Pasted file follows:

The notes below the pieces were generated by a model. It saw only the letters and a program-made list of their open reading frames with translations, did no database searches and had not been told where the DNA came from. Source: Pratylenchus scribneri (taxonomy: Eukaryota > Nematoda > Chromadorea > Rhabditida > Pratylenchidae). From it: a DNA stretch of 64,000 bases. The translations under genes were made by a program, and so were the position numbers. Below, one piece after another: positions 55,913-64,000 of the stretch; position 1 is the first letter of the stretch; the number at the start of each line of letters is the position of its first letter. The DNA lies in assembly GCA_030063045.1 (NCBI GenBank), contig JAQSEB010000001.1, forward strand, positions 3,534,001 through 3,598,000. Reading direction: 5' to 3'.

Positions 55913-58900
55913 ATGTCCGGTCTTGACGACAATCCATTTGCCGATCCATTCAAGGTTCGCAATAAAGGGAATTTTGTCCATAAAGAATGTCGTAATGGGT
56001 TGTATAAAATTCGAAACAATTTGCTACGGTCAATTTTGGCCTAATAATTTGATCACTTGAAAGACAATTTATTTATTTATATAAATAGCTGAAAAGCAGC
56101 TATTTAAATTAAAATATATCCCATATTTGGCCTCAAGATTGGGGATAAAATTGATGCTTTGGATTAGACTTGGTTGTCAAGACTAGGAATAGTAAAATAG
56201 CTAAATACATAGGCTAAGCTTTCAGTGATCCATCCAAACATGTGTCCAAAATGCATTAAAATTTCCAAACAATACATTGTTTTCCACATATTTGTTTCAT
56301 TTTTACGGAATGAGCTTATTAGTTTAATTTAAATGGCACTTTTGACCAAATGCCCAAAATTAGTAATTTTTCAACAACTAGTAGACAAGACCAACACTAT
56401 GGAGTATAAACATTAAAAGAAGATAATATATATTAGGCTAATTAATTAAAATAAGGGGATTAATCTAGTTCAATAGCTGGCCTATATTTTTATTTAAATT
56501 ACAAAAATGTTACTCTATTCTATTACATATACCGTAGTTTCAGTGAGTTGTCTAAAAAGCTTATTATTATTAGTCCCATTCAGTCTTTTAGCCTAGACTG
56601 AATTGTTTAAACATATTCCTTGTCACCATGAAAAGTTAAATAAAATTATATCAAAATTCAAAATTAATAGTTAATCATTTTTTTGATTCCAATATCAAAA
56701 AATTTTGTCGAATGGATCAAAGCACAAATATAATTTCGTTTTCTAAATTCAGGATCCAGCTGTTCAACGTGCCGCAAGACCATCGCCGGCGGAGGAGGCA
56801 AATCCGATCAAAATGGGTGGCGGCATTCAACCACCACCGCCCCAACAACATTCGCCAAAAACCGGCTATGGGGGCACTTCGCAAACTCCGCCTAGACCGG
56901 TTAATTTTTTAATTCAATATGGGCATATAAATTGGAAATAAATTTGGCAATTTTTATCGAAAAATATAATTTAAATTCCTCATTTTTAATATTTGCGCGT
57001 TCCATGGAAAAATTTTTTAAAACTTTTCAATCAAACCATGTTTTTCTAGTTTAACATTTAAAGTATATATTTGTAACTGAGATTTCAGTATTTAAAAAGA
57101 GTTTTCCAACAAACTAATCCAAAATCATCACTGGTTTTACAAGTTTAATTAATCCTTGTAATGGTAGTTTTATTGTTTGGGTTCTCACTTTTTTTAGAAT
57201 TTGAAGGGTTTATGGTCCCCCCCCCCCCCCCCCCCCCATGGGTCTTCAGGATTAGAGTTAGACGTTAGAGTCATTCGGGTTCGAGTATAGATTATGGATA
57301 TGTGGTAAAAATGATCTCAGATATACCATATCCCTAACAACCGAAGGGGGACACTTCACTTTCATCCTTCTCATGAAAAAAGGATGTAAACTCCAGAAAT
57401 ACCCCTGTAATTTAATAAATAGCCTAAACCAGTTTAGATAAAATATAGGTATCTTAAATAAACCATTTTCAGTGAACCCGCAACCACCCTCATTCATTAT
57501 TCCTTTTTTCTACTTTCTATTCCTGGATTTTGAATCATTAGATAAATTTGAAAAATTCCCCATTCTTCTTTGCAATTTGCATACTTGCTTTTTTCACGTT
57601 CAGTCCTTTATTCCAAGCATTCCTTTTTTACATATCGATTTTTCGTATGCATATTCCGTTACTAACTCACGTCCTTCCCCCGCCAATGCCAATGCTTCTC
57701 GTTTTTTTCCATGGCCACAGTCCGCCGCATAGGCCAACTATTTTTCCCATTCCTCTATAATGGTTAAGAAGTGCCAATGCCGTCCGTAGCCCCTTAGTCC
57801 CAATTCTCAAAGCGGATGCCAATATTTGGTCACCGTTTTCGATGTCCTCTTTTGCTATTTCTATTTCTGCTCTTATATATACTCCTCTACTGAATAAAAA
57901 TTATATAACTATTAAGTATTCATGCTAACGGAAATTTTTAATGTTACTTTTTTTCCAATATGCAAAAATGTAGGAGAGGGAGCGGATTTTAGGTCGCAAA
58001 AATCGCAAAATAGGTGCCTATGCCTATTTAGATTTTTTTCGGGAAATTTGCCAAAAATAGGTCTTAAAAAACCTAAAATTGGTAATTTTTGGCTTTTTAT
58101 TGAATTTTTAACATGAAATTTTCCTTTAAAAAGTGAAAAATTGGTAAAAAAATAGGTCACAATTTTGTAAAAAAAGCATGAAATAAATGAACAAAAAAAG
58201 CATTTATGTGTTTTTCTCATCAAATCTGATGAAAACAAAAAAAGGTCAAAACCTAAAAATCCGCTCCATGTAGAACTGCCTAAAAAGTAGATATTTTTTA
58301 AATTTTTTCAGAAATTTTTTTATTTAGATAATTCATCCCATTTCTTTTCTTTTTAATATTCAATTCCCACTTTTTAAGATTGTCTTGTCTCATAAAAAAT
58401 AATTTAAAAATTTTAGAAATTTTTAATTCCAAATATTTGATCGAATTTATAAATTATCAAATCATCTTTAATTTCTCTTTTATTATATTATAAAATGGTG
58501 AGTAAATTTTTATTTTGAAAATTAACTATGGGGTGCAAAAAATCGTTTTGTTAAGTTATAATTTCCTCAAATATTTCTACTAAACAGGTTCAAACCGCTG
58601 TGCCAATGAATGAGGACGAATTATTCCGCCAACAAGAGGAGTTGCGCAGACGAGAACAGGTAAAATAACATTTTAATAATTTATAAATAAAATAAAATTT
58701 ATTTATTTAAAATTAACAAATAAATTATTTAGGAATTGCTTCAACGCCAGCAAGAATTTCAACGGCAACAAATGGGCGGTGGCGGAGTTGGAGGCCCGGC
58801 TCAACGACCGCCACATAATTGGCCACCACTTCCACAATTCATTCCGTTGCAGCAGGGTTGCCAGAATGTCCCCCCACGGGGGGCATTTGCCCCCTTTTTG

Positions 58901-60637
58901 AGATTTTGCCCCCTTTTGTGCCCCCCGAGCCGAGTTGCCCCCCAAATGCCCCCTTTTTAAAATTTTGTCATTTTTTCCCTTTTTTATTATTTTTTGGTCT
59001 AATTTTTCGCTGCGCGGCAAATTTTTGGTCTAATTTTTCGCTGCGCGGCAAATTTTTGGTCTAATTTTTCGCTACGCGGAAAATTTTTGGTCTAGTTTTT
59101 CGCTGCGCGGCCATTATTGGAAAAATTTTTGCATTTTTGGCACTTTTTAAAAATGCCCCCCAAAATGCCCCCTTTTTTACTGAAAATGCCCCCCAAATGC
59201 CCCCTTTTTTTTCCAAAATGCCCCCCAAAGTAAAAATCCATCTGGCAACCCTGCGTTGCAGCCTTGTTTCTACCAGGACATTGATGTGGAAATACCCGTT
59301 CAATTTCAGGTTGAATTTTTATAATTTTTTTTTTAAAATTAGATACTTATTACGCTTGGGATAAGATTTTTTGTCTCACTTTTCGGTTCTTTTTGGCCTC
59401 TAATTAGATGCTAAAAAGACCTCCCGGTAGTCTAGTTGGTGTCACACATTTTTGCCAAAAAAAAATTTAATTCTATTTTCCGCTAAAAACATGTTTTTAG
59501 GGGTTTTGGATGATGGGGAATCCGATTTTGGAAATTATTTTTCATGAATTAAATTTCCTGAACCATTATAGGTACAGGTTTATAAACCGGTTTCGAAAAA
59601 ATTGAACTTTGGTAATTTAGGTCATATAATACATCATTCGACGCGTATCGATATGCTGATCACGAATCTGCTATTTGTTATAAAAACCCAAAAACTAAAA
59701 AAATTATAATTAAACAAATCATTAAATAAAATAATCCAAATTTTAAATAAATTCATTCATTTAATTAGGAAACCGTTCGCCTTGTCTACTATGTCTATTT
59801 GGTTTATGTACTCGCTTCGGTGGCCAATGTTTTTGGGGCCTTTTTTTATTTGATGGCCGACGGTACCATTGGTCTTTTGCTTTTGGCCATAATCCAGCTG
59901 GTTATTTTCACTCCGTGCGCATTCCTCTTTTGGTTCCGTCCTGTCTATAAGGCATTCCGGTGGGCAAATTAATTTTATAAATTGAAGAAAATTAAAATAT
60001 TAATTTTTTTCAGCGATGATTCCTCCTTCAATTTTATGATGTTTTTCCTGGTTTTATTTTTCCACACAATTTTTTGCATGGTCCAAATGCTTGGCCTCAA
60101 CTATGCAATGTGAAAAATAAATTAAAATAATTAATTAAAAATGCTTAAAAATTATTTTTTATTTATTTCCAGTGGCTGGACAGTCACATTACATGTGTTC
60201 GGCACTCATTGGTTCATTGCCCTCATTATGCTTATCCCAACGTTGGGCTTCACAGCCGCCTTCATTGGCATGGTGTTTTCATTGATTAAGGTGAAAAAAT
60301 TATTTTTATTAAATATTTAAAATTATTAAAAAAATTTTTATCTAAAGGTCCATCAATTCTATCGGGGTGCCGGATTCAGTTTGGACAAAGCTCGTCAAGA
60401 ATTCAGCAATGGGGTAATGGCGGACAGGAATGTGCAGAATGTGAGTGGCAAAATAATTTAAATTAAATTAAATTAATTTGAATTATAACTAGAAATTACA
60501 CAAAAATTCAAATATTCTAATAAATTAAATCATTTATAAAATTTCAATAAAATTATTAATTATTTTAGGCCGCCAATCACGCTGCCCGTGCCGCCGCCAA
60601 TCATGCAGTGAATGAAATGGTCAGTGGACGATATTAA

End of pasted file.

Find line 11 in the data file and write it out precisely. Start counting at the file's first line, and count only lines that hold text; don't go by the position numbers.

56701 AATTTTGTCGAATGGATCAAAGCACAAATATAATTTCGTTTTCTAAATTCAGGATCCAGCTGTTCAACGTGCCGCAAGACCATCGCCGGCGGAGGAGGCA